Financial Aid Eligibility
Financial Aid Eligibility is determined by a simple formula: Total Cost of Attendance less Exected Family Conribution equals Financial Need.
Loans based on cost such as the Unsubsidized Stafford, Grad PLUS, and private loans, can help meet any shortfall in financial need and may be borrowed (in combination with other aid) up to your entire COA; in effect, you can “borrow” your EFC. Your EFC is the result of information you supplied on the FAFSA.
When considering how much financial aid you need and how much to apply for, there are three questions you should ask before proceeding:
- How much does it cost? (Cost of Attendance)
- How much do I have? (Expected Family Contribution or Student Contribution)
- How much more do I need? (Financial Need)
To really understand how your eligibility is determined, you will need to break down each of these questions and become familiar with the terms.
Cost of Attendance (COA)
Cost of Attendance (COA) is also often referred to as the “Student Financial Aid Budget” or “Student Budget.” It consists of three parts:
- Tuition and fees
- Books, supplies, and equipment
- Living expenses
You will need to find out your school’s COA for the school year (or for the period of time for which you are applying for financial aid). The COA represents the outer limit as to how much financial aid you can receive in any given year—in other words, your total financial aid from all sources cannot exceed your total COA.
Of the three parts referenced above, you have little control over the tuition and fees you will be charged by your school, and also perhaps little control over the cost of any books, supplies, and equipment you may need.
However, you do have some control over your living expenses. The living expenses component of a student’s COA is often financed with unsubsidized loans (Unsubsidized Stafford, Grad PLUS, private loans) which accrue interest from disbursement. Reducing your living expenses is a great way to help reduce your total borrowing and subsequent repayment.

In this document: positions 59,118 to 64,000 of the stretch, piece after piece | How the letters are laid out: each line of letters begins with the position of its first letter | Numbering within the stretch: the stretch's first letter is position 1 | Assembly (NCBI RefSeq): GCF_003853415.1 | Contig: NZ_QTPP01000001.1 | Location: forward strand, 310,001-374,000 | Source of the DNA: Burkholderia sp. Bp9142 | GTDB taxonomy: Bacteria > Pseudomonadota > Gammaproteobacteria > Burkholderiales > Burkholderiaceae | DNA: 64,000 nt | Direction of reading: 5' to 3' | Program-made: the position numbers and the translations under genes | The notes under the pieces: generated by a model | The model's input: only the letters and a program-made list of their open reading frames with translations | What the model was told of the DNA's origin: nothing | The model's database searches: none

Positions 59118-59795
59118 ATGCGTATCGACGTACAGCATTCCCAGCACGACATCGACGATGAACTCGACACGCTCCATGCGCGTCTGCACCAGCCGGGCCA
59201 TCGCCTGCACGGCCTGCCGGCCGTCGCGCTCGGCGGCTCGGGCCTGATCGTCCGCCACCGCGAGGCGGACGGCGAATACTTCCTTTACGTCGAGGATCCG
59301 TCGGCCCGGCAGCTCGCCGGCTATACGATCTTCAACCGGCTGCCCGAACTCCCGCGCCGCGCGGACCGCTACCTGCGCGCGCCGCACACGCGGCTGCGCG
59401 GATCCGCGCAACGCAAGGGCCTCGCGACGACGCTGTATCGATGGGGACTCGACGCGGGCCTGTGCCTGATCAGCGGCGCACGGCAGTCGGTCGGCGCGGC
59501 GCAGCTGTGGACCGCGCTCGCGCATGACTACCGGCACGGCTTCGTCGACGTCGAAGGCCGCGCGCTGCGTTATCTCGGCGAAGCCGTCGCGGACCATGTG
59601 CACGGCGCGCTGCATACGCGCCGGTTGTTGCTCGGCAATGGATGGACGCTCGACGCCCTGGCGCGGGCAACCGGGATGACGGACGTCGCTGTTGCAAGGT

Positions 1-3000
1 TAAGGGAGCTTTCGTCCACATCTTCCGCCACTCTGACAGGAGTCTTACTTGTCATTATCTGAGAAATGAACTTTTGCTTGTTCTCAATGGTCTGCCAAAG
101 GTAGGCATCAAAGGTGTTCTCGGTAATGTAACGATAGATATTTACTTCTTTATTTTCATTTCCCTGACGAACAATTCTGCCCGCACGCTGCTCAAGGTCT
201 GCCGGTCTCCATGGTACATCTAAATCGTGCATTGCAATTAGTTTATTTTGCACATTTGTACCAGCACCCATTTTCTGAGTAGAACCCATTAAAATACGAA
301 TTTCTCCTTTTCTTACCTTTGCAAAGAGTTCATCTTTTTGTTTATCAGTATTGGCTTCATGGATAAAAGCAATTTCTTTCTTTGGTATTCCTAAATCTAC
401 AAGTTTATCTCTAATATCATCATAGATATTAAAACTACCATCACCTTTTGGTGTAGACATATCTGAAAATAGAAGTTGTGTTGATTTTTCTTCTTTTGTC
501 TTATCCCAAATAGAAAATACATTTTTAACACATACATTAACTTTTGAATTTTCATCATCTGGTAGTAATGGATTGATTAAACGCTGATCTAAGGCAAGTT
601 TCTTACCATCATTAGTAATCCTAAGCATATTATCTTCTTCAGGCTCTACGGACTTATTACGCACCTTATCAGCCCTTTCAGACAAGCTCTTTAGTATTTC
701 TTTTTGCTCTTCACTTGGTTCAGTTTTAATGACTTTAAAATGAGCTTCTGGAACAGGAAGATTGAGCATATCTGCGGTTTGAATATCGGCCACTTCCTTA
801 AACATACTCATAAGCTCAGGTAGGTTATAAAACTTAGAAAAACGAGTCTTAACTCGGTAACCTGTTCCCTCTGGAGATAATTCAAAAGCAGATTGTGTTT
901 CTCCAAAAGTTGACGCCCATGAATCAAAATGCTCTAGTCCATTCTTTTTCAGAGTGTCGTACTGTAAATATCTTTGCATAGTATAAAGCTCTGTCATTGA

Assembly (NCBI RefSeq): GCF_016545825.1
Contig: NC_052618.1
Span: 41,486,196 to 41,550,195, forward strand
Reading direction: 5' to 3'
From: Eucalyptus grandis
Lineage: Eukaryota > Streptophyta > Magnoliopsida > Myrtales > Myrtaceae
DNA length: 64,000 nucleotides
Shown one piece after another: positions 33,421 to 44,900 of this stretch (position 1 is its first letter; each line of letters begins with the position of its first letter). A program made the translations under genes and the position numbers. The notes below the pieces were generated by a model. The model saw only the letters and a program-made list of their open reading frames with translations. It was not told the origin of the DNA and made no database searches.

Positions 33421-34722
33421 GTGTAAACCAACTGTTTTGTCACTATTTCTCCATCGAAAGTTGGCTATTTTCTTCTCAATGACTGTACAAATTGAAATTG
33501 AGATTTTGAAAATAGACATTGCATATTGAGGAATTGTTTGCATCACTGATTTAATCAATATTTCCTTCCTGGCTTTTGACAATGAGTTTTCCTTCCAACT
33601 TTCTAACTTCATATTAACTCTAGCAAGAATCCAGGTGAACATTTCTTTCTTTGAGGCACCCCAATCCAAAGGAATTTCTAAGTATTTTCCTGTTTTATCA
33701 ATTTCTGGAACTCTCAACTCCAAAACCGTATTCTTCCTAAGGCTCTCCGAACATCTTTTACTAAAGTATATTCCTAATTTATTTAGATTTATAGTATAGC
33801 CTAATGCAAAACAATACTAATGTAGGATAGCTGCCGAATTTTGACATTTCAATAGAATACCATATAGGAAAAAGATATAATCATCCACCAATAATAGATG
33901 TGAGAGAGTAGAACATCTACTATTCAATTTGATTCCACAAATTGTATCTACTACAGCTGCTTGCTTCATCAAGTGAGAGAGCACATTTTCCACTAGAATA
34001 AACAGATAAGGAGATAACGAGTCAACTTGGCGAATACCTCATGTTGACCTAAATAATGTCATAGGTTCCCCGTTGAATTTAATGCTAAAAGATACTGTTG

Expected Family Contribution (EFC)
Expected Family Contribution (EFC) represents an amount resulting from the information you provided on the FAFSA—based on a formula approved by Congress, this is theoretically what you can “contribute” toward your COA during the time for which you are applying for financial aid. All graduate students are considered “Independent” for purposes of federal financial aid, so this figure is often also referred to as the “Student Contribution.” (Married students will need to include spouse information when completing the FAFSA.)
When a school’s Financial Aid Office determines eligibility for need-based grants and scholarships, they may use a higher EFC than that reported to you from the FAFSA they are. Ask your school if they use a different formula for determining your eligibility for institutional aid—they may even have a separate application for you to complete.
In the event your EFC is higher than you think it should be (especially if you worked full time during the previous year and will either not be working during school or will be working during school but only part time), you may want to talk with your school as to how—or if—this affects your eligibility for financial aid. The reality is that for many graduate students, including graduate business students, the only need-based aid that is available to them and for which they qualify is the US$8,500 Subsidized Stafford Loan. Even if your EFC is higher than you think it should be, if you are eligible for the full $8,500 Subsidized Stafford, the remainder of any aid you get (such as the Unsubsidized Stafford, Grad PLUS, or private loans) would be based on your total COA and not your EFC.
Financial Need is simply your total COA minus your EFC, and represents how much you are eligible for in “need-based” financial aid, such as the Subsidized Stafford Loan.
Here’s an example:
(Total COA: $50,000) - (EFC: $10,000) = (Financial Need: $40,000)
In this case, the student is eligible for $40,000 in need-based aid—he or she might only be awarded the $8,500 Subsidized Stafford in need-based aid, depending on other need-based funds available through the school.
If you receive any stipends from your school (perhaps through a Teaching Assistant Grant), those funds may be taxable and do not count against your Financial Need “dollar for dollar.” They may be counted, however, as part of your EFC since they are considered income. Contact your Financial Aid Office if you have questions.